OPINION: Personality Cults are Destroying American Democracy

By Austin Anderholt | UNITED STATES

Many westerners are quick to point out the “Personality Cult” of left-wing dictatorships such as the Soviet Union and North Korea. You’ve heard it. You’ve probably seen newsreels of North Koreans praising their “Glorious Leader” and mighty statues of socialist figures in 20th century Russia. The idea of these personality cults is to have the masses worship their despot as some type of hero or “God that can do no wrong”. It is wildly agreeable that these cults of personalities are dangerous, as they turn the head of state into an almighty deity, and smash any disagreement. It sounds like a nightmare, but it’s much closer to home than you might expect. In fact, I believe that a cult of personality in America is growing much faster and could be much more dangerous than any of us could expect.

Ever since the beginning of American Politics (and arguably politics in general) we’ve loved to make fun of politicians, whether it be based on their actual policies and ideas, or just for their physical appearance. However, at the end of the day, large masses weren’t voting for politicians SOLELY based upon whom they’re married to, what gender they are, if your favorite movie star likes them, and what they look like.

In the 2016 presidential election in the United States, name calling was a common tactic in both Democratic and Republican campaigns. Again, making fun of politicians for a laugh is fine, but let’s be honest: Donald Trump’s nicknaming of his opponents has gone a little too far, to the point where some people choose shouting “LYIN’ TED” or whatever nickname Trump has given his opponents instead of actually giving a valid argument.

American leftists are no better. In said election, Hillary Clinton repeatedly attempted to belittle Donald Trump by referring to him as “Donald” in a disappointed tone, as if his name was too shameful to say without a grimace. She once even went so far as to say “Donald Trump talks about things on twitter, so how can he be trusted with the nuclear codes!” This is not an argument, it’s an attempt at belittling the opponent as the “bad guy”.  Again, this is FINE if you’re actually trying to logically explain why your opponent is unfit for the presidency. However, saying “Look at this time that Donald Trump got into an argument! That means he will de facto be a bad president!” or saying “Donald Trump HATES women!” is not an argument.

I understand that the easiest way to manipulate large crowds into supporting you is to yell a few insults and attack your opponents personally, but I will not accept it. There was a time when we looked at facts and statistics in a debate, not demonizing your opposition.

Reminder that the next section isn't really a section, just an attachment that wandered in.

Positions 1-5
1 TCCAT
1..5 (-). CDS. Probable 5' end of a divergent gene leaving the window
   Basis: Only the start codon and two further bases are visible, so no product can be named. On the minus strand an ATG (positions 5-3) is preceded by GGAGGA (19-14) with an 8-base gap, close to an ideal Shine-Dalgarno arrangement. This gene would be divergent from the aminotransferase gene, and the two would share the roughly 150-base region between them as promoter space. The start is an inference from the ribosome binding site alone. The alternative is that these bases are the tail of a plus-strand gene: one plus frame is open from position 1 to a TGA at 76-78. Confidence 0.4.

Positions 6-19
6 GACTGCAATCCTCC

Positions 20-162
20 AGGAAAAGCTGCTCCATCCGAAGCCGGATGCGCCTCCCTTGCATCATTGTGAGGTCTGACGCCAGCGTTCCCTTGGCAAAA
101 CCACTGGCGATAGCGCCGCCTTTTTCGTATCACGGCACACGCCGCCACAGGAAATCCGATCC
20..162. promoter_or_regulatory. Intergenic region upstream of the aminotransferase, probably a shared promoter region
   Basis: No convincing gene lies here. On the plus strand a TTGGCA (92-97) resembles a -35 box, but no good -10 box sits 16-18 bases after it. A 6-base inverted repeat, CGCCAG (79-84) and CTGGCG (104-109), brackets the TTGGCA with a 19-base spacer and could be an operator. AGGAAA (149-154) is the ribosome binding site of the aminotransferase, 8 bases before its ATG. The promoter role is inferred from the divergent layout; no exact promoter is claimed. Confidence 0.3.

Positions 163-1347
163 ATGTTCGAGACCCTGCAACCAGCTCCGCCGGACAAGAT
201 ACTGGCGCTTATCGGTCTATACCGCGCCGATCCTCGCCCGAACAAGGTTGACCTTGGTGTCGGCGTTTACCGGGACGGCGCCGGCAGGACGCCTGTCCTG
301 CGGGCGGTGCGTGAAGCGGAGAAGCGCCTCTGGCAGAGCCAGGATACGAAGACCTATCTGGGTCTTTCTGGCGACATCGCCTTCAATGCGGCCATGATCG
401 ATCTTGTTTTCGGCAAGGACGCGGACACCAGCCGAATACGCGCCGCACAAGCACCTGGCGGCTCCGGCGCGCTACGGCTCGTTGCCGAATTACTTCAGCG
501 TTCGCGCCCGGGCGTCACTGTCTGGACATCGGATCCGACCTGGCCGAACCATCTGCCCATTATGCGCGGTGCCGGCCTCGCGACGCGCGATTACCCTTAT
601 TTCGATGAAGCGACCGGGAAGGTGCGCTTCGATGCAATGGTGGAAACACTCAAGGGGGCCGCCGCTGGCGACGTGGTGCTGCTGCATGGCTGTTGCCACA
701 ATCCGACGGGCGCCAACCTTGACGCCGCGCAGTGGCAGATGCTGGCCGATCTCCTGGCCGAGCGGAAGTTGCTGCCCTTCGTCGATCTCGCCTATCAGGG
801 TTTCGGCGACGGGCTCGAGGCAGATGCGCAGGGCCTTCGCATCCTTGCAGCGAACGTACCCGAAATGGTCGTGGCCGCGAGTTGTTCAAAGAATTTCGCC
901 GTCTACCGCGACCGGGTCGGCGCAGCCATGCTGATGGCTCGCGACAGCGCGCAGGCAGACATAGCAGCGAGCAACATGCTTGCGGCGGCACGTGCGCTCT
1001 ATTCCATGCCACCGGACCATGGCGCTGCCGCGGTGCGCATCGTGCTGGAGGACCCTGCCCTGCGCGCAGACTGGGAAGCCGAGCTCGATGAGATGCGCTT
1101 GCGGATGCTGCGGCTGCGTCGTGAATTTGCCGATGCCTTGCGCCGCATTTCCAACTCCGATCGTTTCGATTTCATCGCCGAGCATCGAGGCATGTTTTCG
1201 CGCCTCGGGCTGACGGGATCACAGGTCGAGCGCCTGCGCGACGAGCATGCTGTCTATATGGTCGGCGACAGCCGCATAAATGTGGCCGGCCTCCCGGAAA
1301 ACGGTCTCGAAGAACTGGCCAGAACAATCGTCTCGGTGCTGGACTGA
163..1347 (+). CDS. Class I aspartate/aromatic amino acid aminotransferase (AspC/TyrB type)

Many politically motivated social media pages and news organizations will blatantly LIE to their audience in order to gain likes, views, or whatever digital milestone they can achieve. Political posts on the internet are often ill-researched and continue to feed the idea that “Candidate A is evil, Candidate B is holier than thou.”

You may be angry at your politicians for what they’re putting you through, but we’re all apart of the problem. You contribute to the problem when you vote for a candidate simply because they fill a diverse personality trait (“I’m voting for ___ because they’re female!”), or because you saw an ill-researched Facebook post glorifying them, or vilifying their opponent.

In my hometown, a man by the name of “Orange” recently ran for local office. His campaign slogan was “The one with appeal!” to make a pun about his last name. Personally, I know people that supported him SIMPLY because of his last name, and how they found it amusing. VERY FEW of them even bothered to read voters’ pamphlets or the platform of any candidates. Maybe some are okay with having someone rule their life because they find a candidate’s last name interesting, but I AM NOT. I personally cannot vote, and I find it absolutely outrageous that people will waste their rights on voting for a candidate without even LOOKING at their policies, or say “I saw a Facebook post that said candidate X cared about me, so I’ll vote for candidate X.”

In conclusion, our nation was once a nation of facts and argument. Since then, it has declined into a pit of internet posts and personal attacks in order to satisfy an ever-shortening attention span of the American voter. Stay safe. Do your research. Don’t submit to the “exciting” story if it isn’t true.